Sunday, July 23, 2017

We Buried My Dad Yesterday

It was a grand celebration and we sent him off on a positive note. Which helps. His was a life well lived. Well loved. My brother was hilarious (I'll try to transcribe his stand-up) and together with Dad's friend Ian, they gave us all a good laugh. Thanks to Wandin Fire Brigade for sending the Rescue truck to head the cortage. My tribute is below.

 My father had the most beautiful hands.
Not so very long ago, I watched him take a pulse and wrap a bandage (with my Mum) and I was struck by it. I’ll never forget watching him. You could almost see the whole of him right there. The tender, competent and decisive way he did that, showed a lifetime of caring and of learning and of doing.
He was a big man, in many ways. He could be gruff and acerbic and the children called him Grumps instead of Gramps sometimes (only when he wasn’t listening). But it didn’t fool anyone. Under that thin crust lay the heart of a very warm, sweet and generously spirited person. He would do anything for any of us. He would drop anything to come to my aid, or my friend’s or family’s aid.  
Or to the aid of strangers.
And he cried for those he couldn’t save.
I always felt proud and internally probably obnoxiously smug about how clever he was. For the whole of my primary school years, Dad was either Secretary or Captain at Wandin Fire Brigade. I imagined my initials RFA, could be construed to be Rural Fire Association. I felt terribly proud and important by association, and not just of Dad but because of the whole scrum of people that frequented our home and all the marvelous things they did.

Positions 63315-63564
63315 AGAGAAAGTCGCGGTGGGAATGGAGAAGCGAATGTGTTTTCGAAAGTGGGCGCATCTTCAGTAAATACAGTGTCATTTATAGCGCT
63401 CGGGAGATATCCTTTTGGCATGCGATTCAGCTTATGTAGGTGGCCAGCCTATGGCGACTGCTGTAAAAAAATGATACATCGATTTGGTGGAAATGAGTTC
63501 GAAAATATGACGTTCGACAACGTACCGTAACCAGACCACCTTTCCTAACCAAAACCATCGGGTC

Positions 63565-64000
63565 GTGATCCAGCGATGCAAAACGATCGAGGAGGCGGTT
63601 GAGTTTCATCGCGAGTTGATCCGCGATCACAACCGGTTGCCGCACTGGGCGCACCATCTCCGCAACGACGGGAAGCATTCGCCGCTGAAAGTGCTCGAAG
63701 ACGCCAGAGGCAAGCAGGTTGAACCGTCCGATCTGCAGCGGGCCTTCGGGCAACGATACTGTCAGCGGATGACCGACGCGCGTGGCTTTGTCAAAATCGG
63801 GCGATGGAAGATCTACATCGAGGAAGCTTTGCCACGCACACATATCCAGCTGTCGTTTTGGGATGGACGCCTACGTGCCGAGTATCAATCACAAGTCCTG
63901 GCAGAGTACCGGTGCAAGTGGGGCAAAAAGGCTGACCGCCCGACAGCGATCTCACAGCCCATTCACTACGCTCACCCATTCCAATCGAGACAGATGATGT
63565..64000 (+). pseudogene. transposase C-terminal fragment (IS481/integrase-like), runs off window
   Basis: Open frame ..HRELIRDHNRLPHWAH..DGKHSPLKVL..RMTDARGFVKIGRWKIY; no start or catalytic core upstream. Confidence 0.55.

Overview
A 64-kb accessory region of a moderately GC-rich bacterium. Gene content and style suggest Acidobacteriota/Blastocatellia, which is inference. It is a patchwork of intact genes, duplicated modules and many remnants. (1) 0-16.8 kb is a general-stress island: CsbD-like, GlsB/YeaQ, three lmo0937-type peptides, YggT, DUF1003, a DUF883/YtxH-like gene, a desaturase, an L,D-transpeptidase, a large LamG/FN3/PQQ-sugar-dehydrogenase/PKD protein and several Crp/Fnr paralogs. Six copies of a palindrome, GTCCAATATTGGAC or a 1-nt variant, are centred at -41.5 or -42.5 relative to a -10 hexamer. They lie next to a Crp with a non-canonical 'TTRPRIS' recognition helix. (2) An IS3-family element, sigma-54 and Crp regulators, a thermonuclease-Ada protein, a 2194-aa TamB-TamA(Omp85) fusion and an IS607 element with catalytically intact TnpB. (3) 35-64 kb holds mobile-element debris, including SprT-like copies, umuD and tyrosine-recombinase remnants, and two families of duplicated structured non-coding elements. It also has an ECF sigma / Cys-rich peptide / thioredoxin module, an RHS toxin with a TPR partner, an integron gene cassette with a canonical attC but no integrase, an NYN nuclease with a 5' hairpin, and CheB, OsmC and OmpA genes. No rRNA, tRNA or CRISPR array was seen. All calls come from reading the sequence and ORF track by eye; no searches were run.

We grew up within a hive of activity. All you lot (here at the funeral), Mum and Dad’s friends, all of our friends, stray dogs and cats. Grandma. Grandma (my darling) his mother in law (in the true sense of the joke), who was never convinced Dad was good enough for Mum, was not only welcome but he bought her holidays and continued to help out for her whole life. And he cried at her funeral.
When Glenn and I were quite small, Aunty Diane Young invited a lad from a foster home to stay at hers. She asked around if anyone could take in his siblings. Mum and Dad said we'd have two, and they became part of our family. For years we brought them home for holidays, and other children. At Christmas or on travelling holidays, when we were ridiculously spoiled, so were they. 
We had the warmth and inclusion he had yearned for as a child.
As Harley has mentioned, my father had spent his childhood largely as a boarder at school. This was something he hated. Uncle Ian was a keen sportsman and fit into the school community, but Dad did not. In those days you weren’t allowed to hang out with other age levels so he couldn’t play with Ian and you can see in his school photo’s, he was terribly lonely. He found solace in the choir where he sang as a boy soprano. They performed on ABC radio during the war from Launceston, with him singing the solo. One of his his fellow choristers is here today.
I never heard him sing, but he would whistle sonata’s all around the house and in the car. After his health drop 3½ years ago, when he’d sleep a lot on his chair in the lounge room, Dad will have seemed well asleep but of music was playing, his fingers would be tapping and he’d have a lovely look on his face. Even though his memory was fragmenting, he was a whole person in the music.
Dad’s time at boarding school set him apart from his family in some ways, I think. He had a taste of what life could be, and not the means to attain it. But it gave him a voracious appetite for learning.